Pacific Southwest

Pacific Southwest
About Us

Overview of the Region

The U.S. Fish and Wildlife Service Region 8 is headquartered in Sacramento, California, and has federal fish and wildlife management responsibilities in California, Nevada, and the Klamath Basin in southern Oregon. The Region includes one of the most ecologically diverse areas in the United States, ranging from the arid sand dunes in the Mojave Desert to the snow-capped crags in the high Sierras; from rich farmland in the Central Valley to rain-soaked redwood forests along the Pacific coast. This highly diverse geography provides habitats for a vast array of wildlife. More than 42 million people live within the Region, and expanding population centers such as San Francisco Bay Area, Los Angeles, Reno, San Diego, and Las Vegas are increasing demands on natural resources, presenting unique challenges to the Region’s conservation mission.

The Service is responsible for managing the National Wildlife Refuge System, operating fish hatcheries and fishery resource offices, enforcing federal wildlife laws, managing migratory bird populations, conserving and restoring habitats, and overseeing a federal aid program that distributes hundreds of millions of dollars to state, fish and wildlife agencies.

Regional and Field Offices

Our Pacific Southwest Regional Office is in Sacramento, California. Our region consists of 11 fish and wildlife offices; ArcataCarlsbadKlamath FallsLodiSan Francisco Bay-DeltaRed BluffRenoSouthern NevadaSacramentoVentura and Yreka, 130 Federally-recognized Native American Tribes, 45 national wildlife refuges, 5 wildlife management areas, four national fish hatcheries; Coleman, Klamath Falls, Lahontan and Livingston Stone, and the California-Nevada Fish Health Center.

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In This Region
California
Nevada
Oregon

Leadership

Regional Highlights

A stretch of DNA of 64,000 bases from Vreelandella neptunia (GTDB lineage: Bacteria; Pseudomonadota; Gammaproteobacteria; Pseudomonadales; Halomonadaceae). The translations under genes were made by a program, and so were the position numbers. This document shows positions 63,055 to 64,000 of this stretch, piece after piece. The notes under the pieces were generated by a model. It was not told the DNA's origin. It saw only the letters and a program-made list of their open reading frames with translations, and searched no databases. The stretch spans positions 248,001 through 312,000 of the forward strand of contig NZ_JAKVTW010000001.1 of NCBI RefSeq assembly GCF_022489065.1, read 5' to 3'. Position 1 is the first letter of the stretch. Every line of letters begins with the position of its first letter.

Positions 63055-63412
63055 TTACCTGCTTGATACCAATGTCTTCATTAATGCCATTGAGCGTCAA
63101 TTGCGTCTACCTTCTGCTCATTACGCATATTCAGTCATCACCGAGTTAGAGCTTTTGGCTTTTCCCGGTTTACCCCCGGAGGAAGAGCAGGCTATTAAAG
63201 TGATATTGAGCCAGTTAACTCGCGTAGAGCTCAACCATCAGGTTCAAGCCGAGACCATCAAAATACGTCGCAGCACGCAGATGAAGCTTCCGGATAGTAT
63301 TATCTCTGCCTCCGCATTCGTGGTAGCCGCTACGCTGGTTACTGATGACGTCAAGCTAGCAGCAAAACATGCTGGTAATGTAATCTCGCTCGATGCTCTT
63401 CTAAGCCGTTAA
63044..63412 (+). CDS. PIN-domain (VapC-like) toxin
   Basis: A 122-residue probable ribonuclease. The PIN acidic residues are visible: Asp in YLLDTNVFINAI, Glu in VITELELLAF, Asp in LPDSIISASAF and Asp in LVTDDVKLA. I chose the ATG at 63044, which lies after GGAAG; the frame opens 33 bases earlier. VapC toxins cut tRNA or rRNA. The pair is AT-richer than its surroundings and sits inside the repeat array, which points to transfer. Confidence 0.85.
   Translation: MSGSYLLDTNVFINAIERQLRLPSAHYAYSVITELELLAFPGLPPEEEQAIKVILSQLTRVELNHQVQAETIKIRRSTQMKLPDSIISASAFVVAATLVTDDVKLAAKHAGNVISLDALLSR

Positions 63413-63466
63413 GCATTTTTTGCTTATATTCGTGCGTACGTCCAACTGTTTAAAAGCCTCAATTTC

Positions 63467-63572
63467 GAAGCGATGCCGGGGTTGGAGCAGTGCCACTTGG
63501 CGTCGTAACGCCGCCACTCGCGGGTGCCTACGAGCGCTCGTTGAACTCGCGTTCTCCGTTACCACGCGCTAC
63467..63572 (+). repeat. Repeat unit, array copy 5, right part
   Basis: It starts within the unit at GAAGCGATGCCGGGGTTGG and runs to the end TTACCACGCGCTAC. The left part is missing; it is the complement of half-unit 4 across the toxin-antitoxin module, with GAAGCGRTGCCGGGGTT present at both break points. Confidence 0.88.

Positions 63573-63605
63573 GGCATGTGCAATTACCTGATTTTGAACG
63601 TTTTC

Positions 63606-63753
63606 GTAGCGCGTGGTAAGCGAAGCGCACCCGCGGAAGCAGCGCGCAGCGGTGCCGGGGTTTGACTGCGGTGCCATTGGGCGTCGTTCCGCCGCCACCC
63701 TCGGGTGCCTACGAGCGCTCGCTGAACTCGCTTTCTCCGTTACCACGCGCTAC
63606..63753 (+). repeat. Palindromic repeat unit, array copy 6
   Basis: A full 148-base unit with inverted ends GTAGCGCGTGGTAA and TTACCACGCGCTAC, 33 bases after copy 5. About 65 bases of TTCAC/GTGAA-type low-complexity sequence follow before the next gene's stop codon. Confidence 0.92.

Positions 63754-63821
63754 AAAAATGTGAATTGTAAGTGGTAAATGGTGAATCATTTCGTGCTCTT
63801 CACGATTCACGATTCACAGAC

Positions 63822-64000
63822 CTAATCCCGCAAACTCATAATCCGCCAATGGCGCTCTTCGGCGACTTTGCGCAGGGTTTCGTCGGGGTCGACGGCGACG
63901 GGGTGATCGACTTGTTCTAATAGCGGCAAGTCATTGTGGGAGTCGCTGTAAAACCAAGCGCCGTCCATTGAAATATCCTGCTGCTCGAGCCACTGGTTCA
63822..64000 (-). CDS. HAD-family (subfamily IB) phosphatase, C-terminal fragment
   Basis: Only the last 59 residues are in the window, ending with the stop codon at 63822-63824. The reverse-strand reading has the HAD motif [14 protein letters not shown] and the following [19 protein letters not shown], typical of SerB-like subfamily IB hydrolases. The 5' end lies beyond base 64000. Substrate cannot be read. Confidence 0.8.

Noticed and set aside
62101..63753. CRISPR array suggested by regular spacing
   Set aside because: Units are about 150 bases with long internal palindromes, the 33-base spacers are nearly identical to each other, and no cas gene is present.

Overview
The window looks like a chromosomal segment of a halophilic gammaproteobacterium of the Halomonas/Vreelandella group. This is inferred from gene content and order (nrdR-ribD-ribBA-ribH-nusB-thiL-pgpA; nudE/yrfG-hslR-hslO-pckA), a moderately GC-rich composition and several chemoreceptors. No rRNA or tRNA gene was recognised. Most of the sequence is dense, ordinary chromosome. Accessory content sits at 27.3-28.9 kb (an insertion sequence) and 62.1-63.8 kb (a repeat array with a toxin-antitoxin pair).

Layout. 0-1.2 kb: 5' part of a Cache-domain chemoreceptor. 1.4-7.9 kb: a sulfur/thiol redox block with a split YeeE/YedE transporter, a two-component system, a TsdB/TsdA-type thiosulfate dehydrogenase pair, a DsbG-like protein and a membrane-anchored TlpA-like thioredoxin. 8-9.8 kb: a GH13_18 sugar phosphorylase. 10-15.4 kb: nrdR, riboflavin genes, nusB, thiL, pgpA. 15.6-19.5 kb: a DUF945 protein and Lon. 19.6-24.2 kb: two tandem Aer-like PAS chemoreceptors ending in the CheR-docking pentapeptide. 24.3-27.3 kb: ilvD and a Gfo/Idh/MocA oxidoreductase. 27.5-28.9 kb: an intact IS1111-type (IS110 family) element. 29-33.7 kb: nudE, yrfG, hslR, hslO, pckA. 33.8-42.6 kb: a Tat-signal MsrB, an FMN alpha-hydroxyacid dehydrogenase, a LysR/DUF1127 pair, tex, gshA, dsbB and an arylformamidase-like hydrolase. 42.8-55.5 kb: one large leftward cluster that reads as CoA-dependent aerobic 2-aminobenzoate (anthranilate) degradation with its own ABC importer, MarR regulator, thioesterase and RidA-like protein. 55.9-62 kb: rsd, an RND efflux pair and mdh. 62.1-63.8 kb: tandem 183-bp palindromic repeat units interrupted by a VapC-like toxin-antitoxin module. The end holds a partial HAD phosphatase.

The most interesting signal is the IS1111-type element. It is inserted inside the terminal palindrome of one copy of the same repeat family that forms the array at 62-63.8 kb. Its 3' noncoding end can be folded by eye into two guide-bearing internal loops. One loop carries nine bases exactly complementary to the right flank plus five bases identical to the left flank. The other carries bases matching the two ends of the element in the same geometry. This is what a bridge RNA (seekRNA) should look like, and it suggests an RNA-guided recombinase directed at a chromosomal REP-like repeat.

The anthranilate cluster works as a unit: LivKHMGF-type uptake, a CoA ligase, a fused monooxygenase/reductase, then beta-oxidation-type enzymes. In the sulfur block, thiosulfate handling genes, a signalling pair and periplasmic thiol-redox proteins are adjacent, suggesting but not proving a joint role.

Decades of collaborative conservation efforts on U.S. Navy-owned San Clemente Island resulted in the U.S. Fish and Wildlife Service’s announcement today that five species – San Clemente Island paintbrush, lotus, larkspur and bush-mallow plants and San Clemente Bell’s sparrow have fully recovered...
Malibu, California— Found exclusively in California, the endangered tidewater goby (Eucyclogobius newberryi) is a tiny grey-brown fish rarely exceeding two inches in length and whose brief lifespan provides no shortage of challenges and threats to its survival. The fish has been listed as...
Sonoma County's winegrowers recently finalized a new Safe Harbor Agreement with the U.S. Fish and Wildlife Service that supports sustainable agricultural practices while protecting the Sonoma population of the California tiger salamander, an endangered species in Sonoma County.
Today, the U.S. Fish and Wildlife Service launched the Center for Pollinator Conservation to address the decline of pollinator populations across North America. The national center will contribute science, provide decision support, and coordinate and share best practices with land managers for...
Following a review of the best available scientific information, the U.S. Fish and Wildlife Service has determined the Dixie Valley toad is at risk of extinction and is listing the species as endangered under the Endangered Species Act, continuing the protections applied to the toad in the...
Kern National Wildlife Refuge (Kern NWR) is known for its incredible birding opportunities, but visitors may someday soon be able to get a glimpse of a San Joaquin kit fox. For the first time since 2007, a kit fox has been seen on the refuge, and what’s more, there are signs the fox may be denning...
Ventura, Calif. - Two plants that live on California’s Channel Islands and nowhere else on earth – the Santa Cruz Island dudleya and island bedstraw – have reached recovery thanks to Endangered Species Act (ESA) protections. The U.S. Fish and Wildlife Service (Service) is proposing to remove the...